Categories : Lean Manufacturing Principles

 
kanban_Alexander Baranov

What is ?

Kanban the important and critical tool

Taiichi Ohno developed the pull system and incorporated it in the (TPS). Since that time, it has become an integral principle in any Lean implementation. The Holy Grail for a Lean Enterprise is to design a business system that is capable of single piece or continuous flow. However, in reality, many companies cannot achieve this. Many have one or more shared resources, which create a serious constraint and inhibit their ability to flow. It is because of this that they work with a less than a perfect system that is not capable of supporting continuous flow. At this point, Kanban becomes an important and critical tool. It can be used to help these companies to make the transition from a batch and queue process to a system that can improve product flow. They will not have achieved perfection from a Lean purist viewpoint, but it is a better situation than what they had before.

Understanding kanban and the :

Taiichi Ohno clearly understood one important fact when he categorized the seven wastes, it was that overproduction is the root cause of the other six wastes. He also realized that creating too much inventory increased lead times. It is these simple understandings that lead him towards the development of the pull system, using kanban. So, where did he get the idea for a pull system? While visiting the U.S. he observed a worker in a supermarket replenishing the goods on the shelves after the customers had removed them. This was the seed of the idea that eventually became what we today know as a “pull system”.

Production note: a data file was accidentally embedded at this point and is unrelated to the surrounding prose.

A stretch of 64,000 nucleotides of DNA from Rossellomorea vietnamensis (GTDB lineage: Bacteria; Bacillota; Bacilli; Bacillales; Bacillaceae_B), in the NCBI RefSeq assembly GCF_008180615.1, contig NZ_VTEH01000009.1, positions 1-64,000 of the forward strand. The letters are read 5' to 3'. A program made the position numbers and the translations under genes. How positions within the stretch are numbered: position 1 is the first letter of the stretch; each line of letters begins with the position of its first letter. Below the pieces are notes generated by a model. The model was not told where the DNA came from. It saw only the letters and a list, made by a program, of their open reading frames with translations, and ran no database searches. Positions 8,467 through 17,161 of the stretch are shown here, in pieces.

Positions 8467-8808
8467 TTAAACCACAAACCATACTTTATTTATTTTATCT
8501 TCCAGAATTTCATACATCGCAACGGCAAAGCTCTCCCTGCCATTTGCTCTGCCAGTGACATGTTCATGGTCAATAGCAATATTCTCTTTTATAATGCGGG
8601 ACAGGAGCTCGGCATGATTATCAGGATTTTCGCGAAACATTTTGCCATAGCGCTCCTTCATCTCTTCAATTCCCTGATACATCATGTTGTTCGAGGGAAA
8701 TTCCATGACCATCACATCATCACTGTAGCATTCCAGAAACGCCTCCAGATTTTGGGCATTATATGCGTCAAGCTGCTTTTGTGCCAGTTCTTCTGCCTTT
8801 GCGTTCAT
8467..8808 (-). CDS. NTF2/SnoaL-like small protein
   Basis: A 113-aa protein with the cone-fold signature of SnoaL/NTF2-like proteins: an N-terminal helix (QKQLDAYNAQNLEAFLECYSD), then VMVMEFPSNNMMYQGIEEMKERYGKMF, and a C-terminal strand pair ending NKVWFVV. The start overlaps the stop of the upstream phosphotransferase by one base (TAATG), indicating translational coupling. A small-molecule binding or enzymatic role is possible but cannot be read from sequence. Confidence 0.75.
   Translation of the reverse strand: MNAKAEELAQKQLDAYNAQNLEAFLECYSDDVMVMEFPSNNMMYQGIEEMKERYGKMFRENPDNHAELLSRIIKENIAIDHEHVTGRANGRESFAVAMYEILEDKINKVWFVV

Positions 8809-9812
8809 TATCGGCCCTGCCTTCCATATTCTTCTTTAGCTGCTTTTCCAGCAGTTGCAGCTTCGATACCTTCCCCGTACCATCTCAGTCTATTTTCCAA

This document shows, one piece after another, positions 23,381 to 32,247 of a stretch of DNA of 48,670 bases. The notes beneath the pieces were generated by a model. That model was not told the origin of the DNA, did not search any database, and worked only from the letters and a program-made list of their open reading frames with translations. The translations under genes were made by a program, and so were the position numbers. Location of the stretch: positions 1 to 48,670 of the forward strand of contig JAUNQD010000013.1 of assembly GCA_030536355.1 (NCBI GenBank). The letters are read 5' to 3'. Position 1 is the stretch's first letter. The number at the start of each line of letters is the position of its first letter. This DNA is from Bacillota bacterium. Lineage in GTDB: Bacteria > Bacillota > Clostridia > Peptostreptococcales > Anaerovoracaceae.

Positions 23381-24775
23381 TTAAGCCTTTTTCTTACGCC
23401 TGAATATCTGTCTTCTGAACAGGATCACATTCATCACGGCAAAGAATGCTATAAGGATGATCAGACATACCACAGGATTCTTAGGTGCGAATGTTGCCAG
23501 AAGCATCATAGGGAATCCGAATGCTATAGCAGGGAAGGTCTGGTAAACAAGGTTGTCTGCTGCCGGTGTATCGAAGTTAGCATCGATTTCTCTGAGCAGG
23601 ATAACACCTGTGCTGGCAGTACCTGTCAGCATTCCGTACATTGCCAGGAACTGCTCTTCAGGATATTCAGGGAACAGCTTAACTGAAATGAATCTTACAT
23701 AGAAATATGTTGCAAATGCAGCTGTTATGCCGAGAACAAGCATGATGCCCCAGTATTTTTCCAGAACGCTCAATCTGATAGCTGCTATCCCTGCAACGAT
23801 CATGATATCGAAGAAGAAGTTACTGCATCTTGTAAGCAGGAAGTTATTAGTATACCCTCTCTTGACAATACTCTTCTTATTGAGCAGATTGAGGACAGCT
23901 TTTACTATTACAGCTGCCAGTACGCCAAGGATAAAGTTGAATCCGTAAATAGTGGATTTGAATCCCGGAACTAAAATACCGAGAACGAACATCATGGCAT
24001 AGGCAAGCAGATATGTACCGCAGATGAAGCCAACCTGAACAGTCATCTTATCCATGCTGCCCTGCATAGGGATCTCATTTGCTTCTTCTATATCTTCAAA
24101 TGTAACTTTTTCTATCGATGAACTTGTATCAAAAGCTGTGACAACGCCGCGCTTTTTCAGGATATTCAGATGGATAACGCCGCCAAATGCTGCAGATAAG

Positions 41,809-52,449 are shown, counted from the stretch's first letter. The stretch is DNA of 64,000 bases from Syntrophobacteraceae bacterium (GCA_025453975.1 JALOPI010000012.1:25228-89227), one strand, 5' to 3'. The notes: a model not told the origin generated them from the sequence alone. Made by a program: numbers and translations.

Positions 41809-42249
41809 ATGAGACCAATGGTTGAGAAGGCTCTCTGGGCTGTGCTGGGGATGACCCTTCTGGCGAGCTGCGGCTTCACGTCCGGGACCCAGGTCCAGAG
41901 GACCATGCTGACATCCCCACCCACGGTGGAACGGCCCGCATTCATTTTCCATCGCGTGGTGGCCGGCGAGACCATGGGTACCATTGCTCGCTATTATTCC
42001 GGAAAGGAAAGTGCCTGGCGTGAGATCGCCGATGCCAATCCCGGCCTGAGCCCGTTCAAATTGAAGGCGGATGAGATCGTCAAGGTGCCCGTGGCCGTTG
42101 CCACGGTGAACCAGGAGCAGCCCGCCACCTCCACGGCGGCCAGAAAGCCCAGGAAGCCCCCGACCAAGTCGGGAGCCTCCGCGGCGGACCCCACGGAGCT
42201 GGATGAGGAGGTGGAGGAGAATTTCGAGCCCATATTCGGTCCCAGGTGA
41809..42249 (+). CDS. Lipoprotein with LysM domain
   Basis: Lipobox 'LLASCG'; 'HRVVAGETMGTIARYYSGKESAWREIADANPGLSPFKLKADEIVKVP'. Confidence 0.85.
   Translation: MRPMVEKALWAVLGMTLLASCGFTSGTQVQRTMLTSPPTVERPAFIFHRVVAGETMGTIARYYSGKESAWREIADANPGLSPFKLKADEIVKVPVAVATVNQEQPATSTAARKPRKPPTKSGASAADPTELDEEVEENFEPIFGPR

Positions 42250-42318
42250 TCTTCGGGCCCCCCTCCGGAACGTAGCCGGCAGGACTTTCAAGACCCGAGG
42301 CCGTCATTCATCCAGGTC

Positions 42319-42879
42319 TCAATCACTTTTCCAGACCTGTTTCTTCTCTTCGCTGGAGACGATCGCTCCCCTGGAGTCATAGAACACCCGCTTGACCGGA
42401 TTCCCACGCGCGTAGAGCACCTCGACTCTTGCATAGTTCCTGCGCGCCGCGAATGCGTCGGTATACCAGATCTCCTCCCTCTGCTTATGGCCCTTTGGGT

The purpose of a kanban is to send a signal

Kanban is a Japanese word which translates into “card or signal”. It becomes an important element when implementing a pull system. The purpose of a kanban is to send a signal to the person responsible for material replenishment. At each operation, there is a predefined number of products, which are being withdrawn and these will need to be replenished. For example, if a process is using a kanban quantity of 20 units, the replenishment signal could be placed at the minimum number of five units. When the kanban is uncovered, it will activate the material replenishment process to reorder the units. This minimum kanban quantity will be dependent upon the replenishment cycle time, which is the total time required to purchase or produce the 20 items and deliver them.  Once they are received, they will be used to replenish the kanban quantity to it predetermined level of 20 units. This process will be repeated every time the kanban reorder quantity of five units is reached. An ideal kanban quantity is one, but it can be any number of units, e.g. 10, 12, 20, 50,100, etc. The pull system must maintain the necessary quantities to maintain the flow of work to meet customer demand, without overproduction.

Links to kanban related other articles:

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